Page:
A lot of devices are getting better at streaming Netflix/Amazon/Hulu etc. If anything a full console is less necessary to stream Netflix than ever. I assume if it has a real tuner built in it supports DVR? That is really the only thing I can think of that nobody else is doing well. Currently nobody seems to have a device on the market that does both IP and DVR well. As for UI I think a touch screen/tablet remote is probably better than waving your arms around or trying to get Kinect to understand you. There is nothing wrong with having Kinect support it but I don't think it would work well as a primary interface. Using the game controller itself for the remote is also pretty annoying. Maybe they sell a touch screen remote with the tuner as a package deal? Who knows. I know a couple people with Wii U that said they love it as a netflix streamer because of the touch screen and that seems like the best solution to remotes that are starting to look like cockpits of a 747. I would be surprised if the Apple TV remote wasn't a touch screen device. I also think there is potentially still a market for an Apple TV because their core customer base tends to fall almost completely outside of the "gamer" crowd anyway. Apple seems to actively discourage "gamer" types by doing things like shipping "new" $2500 Power Macs with a 5 year old (also discontinued) GPU. I am not saying they are wrong though, their strategy of shunning that crowd seems pretty successful for them.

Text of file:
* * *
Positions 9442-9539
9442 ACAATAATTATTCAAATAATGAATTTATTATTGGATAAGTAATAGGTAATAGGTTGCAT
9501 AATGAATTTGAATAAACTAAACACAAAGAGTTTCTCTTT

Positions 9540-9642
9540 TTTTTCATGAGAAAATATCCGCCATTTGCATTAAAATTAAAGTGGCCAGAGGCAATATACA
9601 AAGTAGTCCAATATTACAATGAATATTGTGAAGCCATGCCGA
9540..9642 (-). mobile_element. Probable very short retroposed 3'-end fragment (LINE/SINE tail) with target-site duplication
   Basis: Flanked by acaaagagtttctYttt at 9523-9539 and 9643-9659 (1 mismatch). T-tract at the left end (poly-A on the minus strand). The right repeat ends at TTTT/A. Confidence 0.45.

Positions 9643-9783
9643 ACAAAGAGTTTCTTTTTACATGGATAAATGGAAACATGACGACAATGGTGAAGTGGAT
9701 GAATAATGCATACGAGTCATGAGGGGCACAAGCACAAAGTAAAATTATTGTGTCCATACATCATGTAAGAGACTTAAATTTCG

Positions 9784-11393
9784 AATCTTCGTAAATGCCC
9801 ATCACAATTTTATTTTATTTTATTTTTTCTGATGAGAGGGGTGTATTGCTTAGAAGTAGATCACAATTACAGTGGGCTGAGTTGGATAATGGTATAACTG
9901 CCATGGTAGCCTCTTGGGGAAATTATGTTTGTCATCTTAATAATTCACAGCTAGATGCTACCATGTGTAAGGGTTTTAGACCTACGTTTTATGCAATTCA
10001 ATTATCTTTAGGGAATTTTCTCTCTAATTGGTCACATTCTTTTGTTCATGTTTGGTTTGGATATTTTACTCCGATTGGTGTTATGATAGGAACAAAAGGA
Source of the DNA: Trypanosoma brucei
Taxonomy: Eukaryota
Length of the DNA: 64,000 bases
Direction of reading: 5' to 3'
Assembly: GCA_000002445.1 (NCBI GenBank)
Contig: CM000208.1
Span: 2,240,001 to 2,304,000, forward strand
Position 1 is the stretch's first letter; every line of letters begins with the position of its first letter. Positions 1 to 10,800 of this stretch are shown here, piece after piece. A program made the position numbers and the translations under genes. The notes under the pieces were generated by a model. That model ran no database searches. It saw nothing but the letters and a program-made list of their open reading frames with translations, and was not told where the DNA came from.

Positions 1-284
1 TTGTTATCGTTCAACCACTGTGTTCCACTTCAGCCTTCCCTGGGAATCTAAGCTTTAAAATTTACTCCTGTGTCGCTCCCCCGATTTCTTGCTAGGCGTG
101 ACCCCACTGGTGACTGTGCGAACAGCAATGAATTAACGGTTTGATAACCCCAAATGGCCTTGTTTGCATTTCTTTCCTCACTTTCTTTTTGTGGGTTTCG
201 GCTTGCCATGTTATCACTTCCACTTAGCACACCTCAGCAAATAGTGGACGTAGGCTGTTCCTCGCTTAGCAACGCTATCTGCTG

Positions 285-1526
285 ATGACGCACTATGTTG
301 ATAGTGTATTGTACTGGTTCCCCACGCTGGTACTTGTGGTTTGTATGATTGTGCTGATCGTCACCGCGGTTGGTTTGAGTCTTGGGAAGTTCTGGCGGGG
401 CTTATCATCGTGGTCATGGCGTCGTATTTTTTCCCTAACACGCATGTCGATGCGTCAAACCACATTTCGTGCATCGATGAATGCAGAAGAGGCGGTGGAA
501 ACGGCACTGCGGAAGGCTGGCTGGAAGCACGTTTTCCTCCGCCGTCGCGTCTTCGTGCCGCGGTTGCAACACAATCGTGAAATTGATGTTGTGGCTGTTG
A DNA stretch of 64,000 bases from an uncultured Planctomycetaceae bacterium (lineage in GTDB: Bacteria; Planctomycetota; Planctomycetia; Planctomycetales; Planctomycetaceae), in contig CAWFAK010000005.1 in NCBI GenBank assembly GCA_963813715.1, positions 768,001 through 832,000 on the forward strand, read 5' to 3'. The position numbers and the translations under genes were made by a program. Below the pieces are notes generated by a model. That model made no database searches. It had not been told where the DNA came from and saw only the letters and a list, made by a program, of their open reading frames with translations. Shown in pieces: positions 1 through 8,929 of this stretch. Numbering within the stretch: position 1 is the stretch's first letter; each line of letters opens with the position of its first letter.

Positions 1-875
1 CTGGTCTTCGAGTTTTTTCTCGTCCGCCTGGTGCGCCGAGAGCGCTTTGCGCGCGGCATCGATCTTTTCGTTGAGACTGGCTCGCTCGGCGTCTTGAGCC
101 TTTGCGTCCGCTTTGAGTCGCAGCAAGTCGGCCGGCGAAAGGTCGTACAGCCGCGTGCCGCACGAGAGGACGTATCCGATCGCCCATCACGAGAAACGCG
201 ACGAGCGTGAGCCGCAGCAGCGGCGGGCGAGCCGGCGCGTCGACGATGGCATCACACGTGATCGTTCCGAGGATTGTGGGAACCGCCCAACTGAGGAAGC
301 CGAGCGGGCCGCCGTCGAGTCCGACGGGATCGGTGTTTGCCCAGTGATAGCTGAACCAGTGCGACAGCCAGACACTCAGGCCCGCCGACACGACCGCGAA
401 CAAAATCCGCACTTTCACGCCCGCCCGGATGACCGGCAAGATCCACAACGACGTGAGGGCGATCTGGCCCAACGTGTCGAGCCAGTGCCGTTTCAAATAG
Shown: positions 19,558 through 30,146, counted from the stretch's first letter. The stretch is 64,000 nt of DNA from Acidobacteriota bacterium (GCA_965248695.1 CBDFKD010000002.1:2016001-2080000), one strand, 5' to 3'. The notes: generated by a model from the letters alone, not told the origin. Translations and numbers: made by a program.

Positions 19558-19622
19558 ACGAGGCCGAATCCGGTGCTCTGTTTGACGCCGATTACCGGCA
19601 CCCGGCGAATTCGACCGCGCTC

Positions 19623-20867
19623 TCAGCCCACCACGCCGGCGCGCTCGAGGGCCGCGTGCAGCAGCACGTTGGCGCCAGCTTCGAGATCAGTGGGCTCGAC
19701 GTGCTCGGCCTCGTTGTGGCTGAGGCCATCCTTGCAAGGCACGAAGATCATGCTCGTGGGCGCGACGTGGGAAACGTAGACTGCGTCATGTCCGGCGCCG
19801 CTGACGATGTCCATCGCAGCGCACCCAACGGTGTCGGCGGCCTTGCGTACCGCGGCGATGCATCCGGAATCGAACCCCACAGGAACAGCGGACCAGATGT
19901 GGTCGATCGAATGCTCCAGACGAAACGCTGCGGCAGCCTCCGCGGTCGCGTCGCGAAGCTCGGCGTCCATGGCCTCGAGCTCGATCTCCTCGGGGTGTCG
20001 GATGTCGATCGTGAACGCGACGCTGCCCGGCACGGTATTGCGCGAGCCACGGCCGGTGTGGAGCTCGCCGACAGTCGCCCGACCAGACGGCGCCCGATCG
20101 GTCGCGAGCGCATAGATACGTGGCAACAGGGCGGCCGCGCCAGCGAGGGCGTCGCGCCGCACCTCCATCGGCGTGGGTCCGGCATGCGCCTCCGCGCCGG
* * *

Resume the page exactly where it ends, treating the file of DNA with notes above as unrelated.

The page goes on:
Seth Kazzim
All of you are wrong. Why have a Xbox One and a Apple TV? You can't play hardcore AAA games on a Apple TV. It will not be called iTV, that is taken by a UK company.
Seiffeddeen Keilani
Samsung Smart TV anyone? http://www.samsung.com/us/2013-smart-tv/
Steve Dahlheimer
Xbox Glass allows you to use any touch device to control your Xbox if can't handle using your arms to control the interface.
LordInsidious
Unless there is something completely revolutionary with the apple TV or you have absolutely no desire to game, it doesn't seem like there is a need for both. It looks like everything iTV would do Xbox will too except be integrated into one device....
Daishi
@LordInsidious >Unless there is something completely revolutionary with the apple TV or you have absolutely no desire to game What about if you don't want to pay for Xbox live gold just to be able to stream Netflix? Besides, there are plenty of people who don't play console games and even people that do but have TVs in multiple rooms.
Jon A.
Apart from the HDMI overlay tech, the XBox One is just playing catchup to where the PS3 has already been for years. PS3 also has a better UI. Also, the PS3 won't make you put batteries into the controller like it's still the 1990's.
Munoz-Nieves Jose
A lot of people would rather talk or use motion to give instructions rather than a mouse, keyboard or even touch. That's why automobile controls are moving in that direction. Pedals, steering wheels rearview mirrors, all of that is fast becoming obsolete. Many of the commentators seem to think that their reality will stop evolution, I am sure the Neanderthals felt the same way and it didn't help them. It may be that some people are incapable of moving forward, doomed to live in dreams of the horse & buggy.